• Mahija Ratnoo

Can Leisure Be Unequal?

Gender inequality has always been the hotly debated topic both among intellectual circles as well as for a common chai par charcha. India’s situation on this crucial aspect of civilization is better reflected by the world economic forum’s global gender gap index wherein India ranks 112 out of 153 countries. UN estimates India to take about two and a half centuries to reach the ‘pay equality’. However, all the debates have been hovering over inequality at the workplace or salary, hence missing out the household scenario. We need to look at and analyze gender inequality from a broader perspective. The economic gender gap not only has widened but also has percolated to other levels of the society, like in the households too.

Gender inequality simply means individual getting treated differently, merely because of their gender.

Gender Pay-Gap refers to the differences in the median earnings of men and women, w.r.t men’s median earnings. On the other hand, Leisure Gap, as the name suggests, is the difference in the amount of mental and physical rest that men and women get.

The gender pay gap is vividly seen disintegrating the global gender gap index, which states:

  • Women are paid 34% less than the men for the same work.

  • The white-collar jobs constitute about 27% of the gender gap pay.

  • Men’s labour participation being 79.1%, exceeds that of women that is 26.85%.

  • Women are heavily underrepresented at senior managerial positions, while overrepresented at low paying job levels.

  • Globally only 19% of the firms have a female as a senior manager

Stereotyping the men’s work as breadwinners and that by women as pursuing a career, and also allotting the unpaid work blatantly for women to do. The mismatch between skills and wages is further exacerbated by the India societal norms like marriage, maternity, etc. causing a dent at the entry-level for women’s participation in the workforce.

Usually, the debates and discussions we have to revolve around Pay gap, smoothly ignoring the other side of the gender inequality coin, that is, leisure gap. 

Both genders work in the same fishbowl environment and it’s a very common sight in almost every household that the distribution of the daily chores is highly skewed towards the woman. This doesn’t change even if the woman is working just like the man. This simply portraits the mismatch at the comfort level as men get time to relax or use it to their leisure, while women devote their free time to finish off the pending household chores. Women are just not overburdened with work at home, but also the work is not recognized as a work in the first place. Her work ranges from daily chores, to look after the kid and also to occasional events and festivities. The constant state of women grappling with the domestic duties along with the job takes a toll on her, both mentally and physically. Also, the patriarchal norms dictating women to validate the men’s helplessness in assuming domestic responsibilities, which in turn entrenches women’s unequal status furthermore.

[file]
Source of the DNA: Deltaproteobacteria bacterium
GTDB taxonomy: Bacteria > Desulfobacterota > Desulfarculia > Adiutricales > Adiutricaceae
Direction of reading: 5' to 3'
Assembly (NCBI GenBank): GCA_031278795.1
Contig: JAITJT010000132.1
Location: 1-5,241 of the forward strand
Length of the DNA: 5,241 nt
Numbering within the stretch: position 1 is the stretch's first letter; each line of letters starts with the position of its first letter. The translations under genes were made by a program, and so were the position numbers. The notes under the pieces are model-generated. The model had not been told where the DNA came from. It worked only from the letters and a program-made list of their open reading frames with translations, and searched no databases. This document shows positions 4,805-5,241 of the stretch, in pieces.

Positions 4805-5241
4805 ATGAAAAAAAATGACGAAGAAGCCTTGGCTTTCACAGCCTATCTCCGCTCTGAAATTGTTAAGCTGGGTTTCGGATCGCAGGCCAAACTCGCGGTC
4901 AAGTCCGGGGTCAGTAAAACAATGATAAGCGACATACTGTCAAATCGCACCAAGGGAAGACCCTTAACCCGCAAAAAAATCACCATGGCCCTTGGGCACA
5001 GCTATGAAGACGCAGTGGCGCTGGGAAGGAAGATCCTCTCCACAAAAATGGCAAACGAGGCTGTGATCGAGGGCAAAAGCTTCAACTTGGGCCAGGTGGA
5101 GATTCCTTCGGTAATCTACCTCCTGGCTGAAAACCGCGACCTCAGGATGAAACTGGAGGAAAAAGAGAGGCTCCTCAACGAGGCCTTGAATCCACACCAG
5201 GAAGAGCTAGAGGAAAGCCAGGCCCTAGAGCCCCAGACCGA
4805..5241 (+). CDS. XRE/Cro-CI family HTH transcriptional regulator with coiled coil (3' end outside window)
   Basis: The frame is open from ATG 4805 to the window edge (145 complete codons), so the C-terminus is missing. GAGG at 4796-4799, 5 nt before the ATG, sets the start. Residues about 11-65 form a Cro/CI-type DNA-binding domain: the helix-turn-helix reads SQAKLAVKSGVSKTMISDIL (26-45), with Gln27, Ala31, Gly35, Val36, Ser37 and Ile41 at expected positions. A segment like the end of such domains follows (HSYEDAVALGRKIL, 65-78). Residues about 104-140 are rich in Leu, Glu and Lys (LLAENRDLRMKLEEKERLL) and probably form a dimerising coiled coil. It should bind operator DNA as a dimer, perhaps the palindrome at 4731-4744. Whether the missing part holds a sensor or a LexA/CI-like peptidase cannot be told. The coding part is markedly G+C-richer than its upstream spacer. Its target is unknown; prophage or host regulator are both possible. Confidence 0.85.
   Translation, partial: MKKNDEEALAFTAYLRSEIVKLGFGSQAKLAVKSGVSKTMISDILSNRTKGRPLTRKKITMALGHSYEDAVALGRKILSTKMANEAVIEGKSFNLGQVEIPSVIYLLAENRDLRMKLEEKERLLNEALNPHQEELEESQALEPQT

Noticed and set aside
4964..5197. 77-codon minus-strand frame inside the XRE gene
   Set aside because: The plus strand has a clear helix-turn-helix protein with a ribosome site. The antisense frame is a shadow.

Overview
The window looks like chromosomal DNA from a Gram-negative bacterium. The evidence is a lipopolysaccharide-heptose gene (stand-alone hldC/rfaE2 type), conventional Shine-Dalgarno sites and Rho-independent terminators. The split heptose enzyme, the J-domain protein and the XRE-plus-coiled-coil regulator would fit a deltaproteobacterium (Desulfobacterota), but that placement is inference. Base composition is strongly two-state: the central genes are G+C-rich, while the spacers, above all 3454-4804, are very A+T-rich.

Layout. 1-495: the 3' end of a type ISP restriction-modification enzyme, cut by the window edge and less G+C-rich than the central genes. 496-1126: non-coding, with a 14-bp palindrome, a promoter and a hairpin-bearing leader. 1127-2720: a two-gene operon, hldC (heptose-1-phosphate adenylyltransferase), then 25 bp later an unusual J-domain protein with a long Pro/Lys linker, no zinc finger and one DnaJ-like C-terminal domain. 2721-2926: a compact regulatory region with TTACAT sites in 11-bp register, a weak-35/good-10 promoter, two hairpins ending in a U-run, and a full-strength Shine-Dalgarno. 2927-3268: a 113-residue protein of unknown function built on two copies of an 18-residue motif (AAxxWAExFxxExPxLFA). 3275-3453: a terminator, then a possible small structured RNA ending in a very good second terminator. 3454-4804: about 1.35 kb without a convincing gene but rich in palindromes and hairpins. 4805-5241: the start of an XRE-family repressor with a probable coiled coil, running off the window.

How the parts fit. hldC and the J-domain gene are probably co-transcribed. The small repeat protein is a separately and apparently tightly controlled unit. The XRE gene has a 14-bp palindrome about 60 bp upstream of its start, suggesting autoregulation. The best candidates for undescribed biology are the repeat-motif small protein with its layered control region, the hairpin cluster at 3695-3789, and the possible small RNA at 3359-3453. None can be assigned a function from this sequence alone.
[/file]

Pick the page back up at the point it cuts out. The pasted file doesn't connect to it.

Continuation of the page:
Some statistics reveal the horrifying state of the situation:

  • Indian women spend up to 352 minutes per day on domestic work, which is 577% more than the men spend.

  • Indian women’s unpaid work crucially contributes about 1% of the GDP to the economy. However, much of this contribution is unrecognized or is incorrectly measured.

  • According to NSSO Survey, up to 64% of women claimed not to have a choice regarding the child care work at home.

  • Women spend 8 hours less than men on leisure activities like socio-cultural activities. This indicated the burden of unpaid work also hinders her ability to contribute to her societal roles outside her home.

A house becomes home with a family, nurtured by utmost love, care and affection, along with a shared responsibility of the duties. No work is to be tagged as big or small or being productive or unproductive. Any work needs to be recognized for the person doing that work feel appreciated and motivated, be it at the workplace or home. The family needs to adjust to the changing role of women and volunteer to share household work, as unrealistic expectations are detrimental to physical and mental well-being of women.

The double burden is a human-created phenomenon by making domestic work as private and also by not remunerating it as it’s considered to be outside the economy. Small steps like giving due recognition to the household works and sharing the burden can help us overcome the double burden faced by our home-makers, giving them leisure time to explore and learn; just like men do!

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